Q. When can I return to work ?
A. Typically patients, with these injuries who do manual labor are on temporary disability for 6-9 months following surgery. Those individuals that have jobs that are physically less demanding, ie. Desk jobs return to work much earlier (some even after a few weeks). However, each case is evaluated on an individual basis.

Q. How much pain will I be in after surgery ?

A. Pain is very subjective, however, at HSS, a complaint of pain is taken very seriously and every effort is made to adequately control the pain. Most patients do go home with oral medication.

Q. How long do I need to go to physical therapy ?
A. Strengthening and flexibility exercises are very important components of the rehabilitative process. Most of the exercises necessary to increase strength such as running on the treadmill and or using the stationary bicycle do not commence until full weight bearing at 8 weeks. Most patients will continue with physical therapy for 6-12 months after surgery.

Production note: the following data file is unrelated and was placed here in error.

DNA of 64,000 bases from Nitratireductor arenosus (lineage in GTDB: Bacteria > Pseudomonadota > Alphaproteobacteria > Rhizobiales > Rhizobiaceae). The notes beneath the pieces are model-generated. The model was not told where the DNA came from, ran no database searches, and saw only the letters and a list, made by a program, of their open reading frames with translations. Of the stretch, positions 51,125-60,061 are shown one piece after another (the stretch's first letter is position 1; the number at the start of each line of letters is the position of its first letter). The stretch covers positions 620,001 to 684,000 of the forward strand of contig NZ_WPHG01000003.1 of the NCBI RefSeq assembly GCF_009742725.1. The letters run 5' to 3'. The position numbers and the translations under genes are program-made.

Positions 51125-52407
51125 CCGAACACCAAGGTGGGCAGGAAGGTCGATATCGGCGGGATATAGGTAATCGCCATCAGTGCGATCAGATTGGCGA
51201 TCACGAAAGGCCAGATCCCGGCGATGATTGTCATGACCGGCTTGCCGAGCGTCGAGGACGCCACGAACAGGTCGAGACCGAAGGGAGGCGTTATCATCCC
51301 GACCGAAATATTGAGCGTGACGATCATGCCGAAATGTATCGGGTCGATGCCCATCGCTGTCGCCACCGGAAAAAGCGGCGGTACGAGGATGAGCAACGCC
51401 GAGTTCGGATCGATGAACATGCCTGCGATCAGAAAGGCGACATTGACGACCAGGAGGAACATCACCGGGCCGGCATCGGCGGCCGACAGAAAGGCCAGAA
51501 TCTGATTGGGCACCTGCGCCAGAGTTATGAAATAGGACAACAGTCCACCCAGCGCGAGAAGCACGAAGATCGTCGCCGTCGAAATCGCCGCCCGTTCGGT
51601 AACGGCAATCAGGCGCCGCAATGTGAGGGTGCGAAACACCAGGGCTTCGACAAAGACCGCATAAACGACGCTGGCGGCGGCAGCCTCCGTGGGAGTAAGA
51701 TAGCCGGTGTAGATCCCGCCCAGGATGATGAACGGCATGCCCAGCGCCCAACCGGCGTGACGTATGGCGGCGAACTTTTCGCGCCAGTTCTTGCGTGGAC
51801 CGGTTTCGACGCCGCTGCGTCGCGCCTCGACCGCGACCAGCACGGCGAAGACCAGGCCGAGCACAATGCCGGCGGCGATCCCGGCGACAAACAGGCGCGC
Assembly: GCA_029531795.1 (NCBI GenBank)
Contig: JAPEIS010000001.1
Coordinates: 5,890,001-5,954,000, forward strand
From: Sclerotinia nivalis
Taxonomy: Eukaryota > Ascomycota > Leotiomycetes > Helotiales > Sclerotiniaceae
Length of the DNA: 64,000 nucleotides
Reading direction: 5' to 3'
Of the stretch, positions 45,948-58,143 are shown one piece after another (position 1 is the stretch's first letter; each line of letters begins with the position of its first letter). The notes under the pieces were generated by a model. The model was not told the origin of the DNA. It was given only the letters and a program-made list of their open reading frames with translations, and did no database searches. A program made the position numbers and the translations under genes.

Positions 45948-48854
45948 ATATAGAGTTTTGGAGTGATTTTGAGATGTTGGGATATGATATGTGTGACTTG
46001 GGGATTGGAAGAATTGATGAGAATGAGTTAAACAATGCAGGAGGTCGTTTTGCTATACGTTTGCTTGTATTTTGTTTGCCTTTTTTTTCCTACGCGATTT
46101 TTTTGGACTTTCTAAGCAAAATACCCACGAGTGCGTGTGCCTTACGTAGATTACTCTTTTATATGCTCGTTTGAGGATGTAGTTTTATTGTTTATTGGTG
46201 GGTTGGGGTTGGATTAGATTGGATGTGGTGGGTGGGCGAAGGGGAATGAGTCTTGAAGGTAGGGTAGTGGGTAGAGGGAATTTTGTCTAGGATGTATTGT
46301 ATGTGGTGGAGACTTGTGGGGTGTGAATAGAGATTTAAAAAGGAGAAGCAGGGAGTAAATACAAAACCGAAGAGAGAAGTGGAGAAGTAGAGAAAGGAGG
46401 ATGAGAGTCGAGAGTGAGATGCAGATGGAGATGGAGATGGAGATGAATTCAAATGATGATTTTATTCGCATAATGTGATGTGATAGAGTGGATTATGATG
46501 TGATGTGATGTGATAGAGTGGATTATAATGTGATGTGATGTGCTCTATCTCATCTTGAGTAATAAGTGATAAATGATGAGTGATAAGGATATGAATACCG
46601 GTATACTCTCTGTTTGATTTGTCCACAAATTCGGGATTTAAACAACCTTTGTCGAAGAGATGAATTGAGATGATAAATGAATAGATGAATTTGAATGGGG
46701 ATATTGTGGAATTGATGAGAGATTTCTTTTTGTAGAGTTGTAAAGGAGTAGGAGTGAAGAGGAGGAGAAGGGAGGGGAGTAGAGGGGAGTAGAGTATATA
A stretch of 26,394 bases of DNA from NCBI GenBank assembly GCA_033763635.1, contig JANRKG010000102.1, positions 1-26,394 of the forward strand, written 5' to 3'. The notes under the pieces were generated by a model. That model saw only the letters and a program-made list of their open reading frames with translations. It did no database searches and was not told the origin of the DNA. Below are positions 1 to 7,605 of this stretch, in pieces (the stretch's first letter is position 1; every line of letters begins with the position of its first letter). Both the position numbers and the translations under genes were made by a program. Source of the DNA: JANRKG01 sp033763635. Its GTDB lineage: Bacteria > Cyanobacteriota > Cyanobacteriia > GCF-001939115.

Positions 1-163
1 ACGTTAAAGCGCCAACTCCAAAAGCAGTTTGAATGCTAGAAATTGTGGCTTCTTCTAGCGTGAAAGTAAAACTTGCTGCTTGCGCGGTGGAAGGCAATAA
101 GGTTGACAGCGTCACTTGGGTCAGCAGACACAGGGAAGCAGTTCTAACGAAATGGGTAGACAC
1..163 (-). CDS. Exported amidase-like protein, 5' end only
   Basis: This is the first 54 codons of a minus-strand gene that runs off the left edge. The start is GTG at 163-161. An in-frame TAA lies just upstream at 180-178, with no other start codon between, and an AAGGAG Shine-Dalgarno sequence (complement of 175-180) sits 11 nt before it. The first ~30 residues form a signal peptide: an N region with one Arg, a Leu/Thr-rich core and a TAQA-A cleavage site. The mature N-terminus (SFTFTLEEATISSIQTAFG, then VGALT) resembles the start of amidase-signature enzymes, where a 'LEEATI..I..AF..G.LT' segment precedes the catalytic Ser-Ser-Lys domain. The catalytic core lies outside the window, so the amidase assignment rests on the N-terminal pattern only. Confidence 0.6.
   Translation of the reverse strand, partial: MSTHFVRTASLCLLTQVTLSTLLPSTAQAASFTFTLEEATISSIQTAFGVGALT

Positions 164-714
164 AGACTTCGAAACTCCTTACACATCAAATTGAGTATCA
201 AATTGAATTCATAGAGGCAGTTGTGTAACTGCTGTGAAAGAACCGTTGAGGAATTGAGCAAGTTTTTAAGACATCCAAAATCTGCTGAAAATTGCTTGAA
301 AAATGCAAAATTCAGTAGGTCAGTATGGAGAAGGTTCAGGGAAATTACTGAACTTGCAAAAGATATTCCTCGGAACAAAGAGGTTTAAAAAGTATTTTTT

Q. How long will I be under the care of my surgeon ?
A. Initially you will see your surgeon every couple of weeks and have conventional radiographs. At about 6 months you will return approximately every 3 months for x-rays followed by annual check-ups. Additional visits are unnecessary unless a problem arises.

Q. Is there any medication I can take or anything I can do to expedite the healing process ?
A. No. A fractured bone typically takes 8 weeks to heal. There is no medication to speed up the healing. A healthy diet and adequate sleep are always recommended. Of note, smoking has been known to delay healing and sometimes arrest healing all together.

Q. My family member was brought to the hospital today with a fracture of the acetabulum, but we were told that surgery to repair the broken bone won't take place for at least a week even though she doesn't have other injuries. Shouldn't she be treated right away?